Album Review: hopeless fountain kingdom – Halsey

Following up her debut album, Badlands and hit single “Closer” with The Chainsmokers, Halsey dropped her second album, hopeless fountain kingdom, on June 2nd.

Contrary to Badlands, which comprised of 11 tracks that the singer wrote herself, Halsey collaborated with Quavo, Lauren Jauregui, and Cashmere Cat for featured tracks. She worked with both Sia and The Weeknd as well during the writing process.

I, for one, am always down for concept albums, and hopeless fountain kingdom is no exception. Halsey has gone above and beyond with the details of this record, building an entire fantasy world through her elaborate promotion and visuals that expand upon the album’s lyrical content.

The concepts behind the album were a long time in the making—Halsey tweeted ‘The Kingdom” back in 2014 as a hint to her fans, later stating that “the hopeless fountain kingdom has always represented this kind of ‘love conquers all’ parallel universe to me.” At the time of the tweet, the artist had not yet been in love and did not feel quite ready to explore that universe. Now that she has went through the entire cycle of a relationship, Halsey has dived deep into this parallel universe to deliver her intricate concept album, in which she unpacks the emotional elation and conflict of a relationship from beginning to end.

The first single off the album, “Now or Never,” was accompanied by Halsey’s directorial debut in a music video that stylistically drew influence from Baz Luhrmann’s Romeo + Juliet. Anyone who has seen the 1996 adaption will immediately recognise the neon lit crosses in the music video.

Being an avid Baz Luhrmann fan, I loved the similarity between the two works. In an interview for Beats 1 with Zane Lowe and the director himself Baz Luhrmann, Halsey talked about her choice to gender-swap the star-crossed lovers. Sing J Lee, who plays “Solis” (Romeo), is seen wearing the notorious angel wings that Claire Danes wore at the Capulets’ masquerade party. The angel wings also refer to Solis’s family name, Angelus. Halsey has put a spin on the rivalling families and changed their names. The character that Halsey plays in the music video, “Luna”, belongs to the Aureum house, which means ‘gold’ in Latin. It is by no mistake that Halsey has named the two characters in the relationship ‘sun’ (Solis) and ‘moon’ (Luna).

In her recent Twitter Q&A, Halsey addresses the reasoning behind naming her character Luna by giving detail into her personal relationship (and subsequent breakup) that the album is inspired by. She states that her partner told her that she wasn’t being trustworthy, when in fact she felt it was the other way around. Taking a line from Shakespeare: ‘Don’t swear by the moon, for she is always changing,’ Halsey interpreted it as ‘Don’t trust the moon, for she is always changing,’ which relates back to how her partner felt about her. Another theme throughout the music video as well as the cover art for the singles is Tarot cards. A scene in the “Now or Never” video continues to illustrate the Tarot cards’ significance in interpreting the story, as Halsey’s character sees a Tarot card reader who warns her about her fate with Solis. The reader is wearing a bird-like mask, which is later seen on a poster with the caption ‘we are the eyes of HFK,’ weaving the imagery of the classic Rider-Waite deck into the world of hopeless fountain kingdom. In fact, her announcement of the album’s release date featured three key cards from the Major Arcana of the Rider-Waite Tarot deck: The Lovers (6), The High Priestess (2), and The Star (17), in a spread that simultaneously reveals the hopeless fountain kingdom story’s arc.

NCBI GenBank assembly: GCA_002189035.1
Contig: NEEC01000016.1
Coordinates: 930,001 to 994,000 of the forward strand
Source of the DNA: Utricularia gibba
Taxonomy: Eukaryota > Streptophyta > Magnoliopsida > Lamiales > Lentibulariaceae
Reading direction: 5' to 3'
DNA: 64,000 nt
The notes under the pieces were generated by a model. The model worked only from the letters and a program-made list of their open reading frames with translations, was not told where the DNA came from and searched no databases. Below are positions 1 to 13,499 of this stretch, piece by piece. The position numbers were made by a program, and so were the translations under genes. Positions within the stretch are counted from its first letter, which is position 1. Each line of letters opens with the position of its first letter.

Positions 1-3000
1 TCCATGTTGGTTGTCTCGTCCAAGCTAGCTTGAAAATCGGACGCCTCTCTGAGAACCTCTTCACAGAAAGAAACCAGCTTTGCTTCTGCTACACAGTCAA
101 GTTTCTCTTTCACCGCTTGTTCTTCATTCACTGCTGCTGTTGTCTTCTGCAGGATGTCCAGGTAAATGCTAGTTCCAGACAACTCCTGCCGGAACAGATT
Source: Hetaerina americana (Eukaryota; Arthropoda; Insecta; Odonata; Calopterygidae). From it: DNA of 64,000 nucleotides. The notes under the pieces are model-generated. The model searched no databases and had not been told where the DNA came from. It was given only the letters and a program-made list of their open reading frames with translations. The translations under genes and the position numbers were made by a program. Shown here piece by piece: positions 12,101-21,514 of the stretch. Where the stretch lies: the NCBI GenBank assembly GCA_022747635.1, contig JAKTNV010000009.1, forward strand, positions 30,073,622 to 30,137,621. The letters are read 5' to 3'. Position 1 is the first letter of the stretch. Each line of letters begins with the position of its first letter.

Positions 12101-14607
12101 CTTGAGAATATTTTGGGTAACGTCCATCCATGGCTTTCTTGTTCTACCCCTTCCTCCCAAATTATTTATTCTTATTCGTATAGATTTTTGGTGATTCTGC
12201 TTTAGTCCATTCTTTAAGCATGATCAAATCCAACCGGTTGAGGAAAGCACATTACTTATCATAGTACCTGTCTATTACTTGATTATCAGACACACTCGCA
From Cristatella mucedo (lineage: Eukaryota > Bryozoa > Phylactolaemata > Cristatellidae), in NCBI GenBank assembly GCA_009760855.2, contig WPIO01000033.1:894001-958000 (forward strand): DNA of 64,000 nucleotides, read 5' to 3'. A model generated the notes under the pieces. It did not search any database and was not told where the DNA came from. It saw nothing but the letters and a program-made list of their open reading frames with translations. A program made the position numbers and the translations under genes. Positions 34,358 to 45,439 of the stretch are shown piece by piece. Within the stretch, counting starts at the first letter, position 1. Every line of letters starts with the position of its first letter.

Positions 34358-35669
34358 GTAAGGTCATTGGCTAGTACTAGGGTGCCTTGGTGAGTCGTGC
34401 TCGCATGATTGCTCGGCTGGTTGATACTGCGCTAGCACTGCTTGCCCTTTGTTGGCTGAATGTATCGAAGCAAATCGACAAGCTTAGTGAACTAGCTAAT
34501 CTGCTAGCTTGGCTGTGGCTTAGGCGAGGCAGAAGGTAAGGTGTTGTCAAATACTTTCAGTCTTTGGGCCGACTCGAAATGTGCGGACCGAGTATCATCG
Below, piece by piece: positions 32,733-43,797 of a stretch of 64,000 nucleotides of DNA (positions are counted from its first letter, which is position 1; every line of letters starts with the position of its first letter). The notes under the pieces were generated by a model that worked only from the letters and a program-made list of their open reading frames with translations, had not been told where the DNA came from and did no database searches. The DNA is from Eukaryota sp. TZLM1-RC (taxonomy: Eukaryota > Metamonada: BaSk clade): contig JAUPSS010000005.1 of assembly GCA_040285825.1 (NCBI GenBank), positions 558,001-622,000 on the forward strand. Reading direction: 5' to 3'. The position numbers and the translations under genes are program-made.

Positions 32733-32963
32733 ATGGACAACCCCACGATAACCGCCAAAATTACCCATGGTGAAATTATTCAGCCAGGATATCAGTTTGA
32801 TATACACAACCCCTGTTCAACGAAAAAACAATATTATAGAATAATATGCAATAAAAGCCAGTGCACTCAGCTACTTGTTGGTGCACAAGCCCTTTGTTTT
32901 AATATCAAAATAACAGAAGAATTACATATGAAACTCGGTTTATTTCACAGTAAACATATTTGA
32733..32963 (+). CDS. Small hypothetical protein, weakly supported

The Romeo and Juliet theme continues throughout the album. On writing the album, Halsey explained, “I was going through this really bad breakup at the time where I kinda felt like I had sacrificed so much of myself for the other person; wanting to change so that I could make it work for them. I wanted to let go of parts of me. It felt, in a way, that I was kind of killing off a version of myself and I know that they had done the same. So, Romeo and Juliet kinda came to mind because if I had only let myself live, I could’ve made it work. I didn’t have to sacrifice everything.”

The singer/songwriter has hinted at more videos to come this year, calling her album a soundtrack to the storyline that will unfold in the videos. Halsey takes a lot of inspiration from film directors and feels that the language of film is not that different from the language of music, so it only makes sense that we can expect more music filmography from the artist.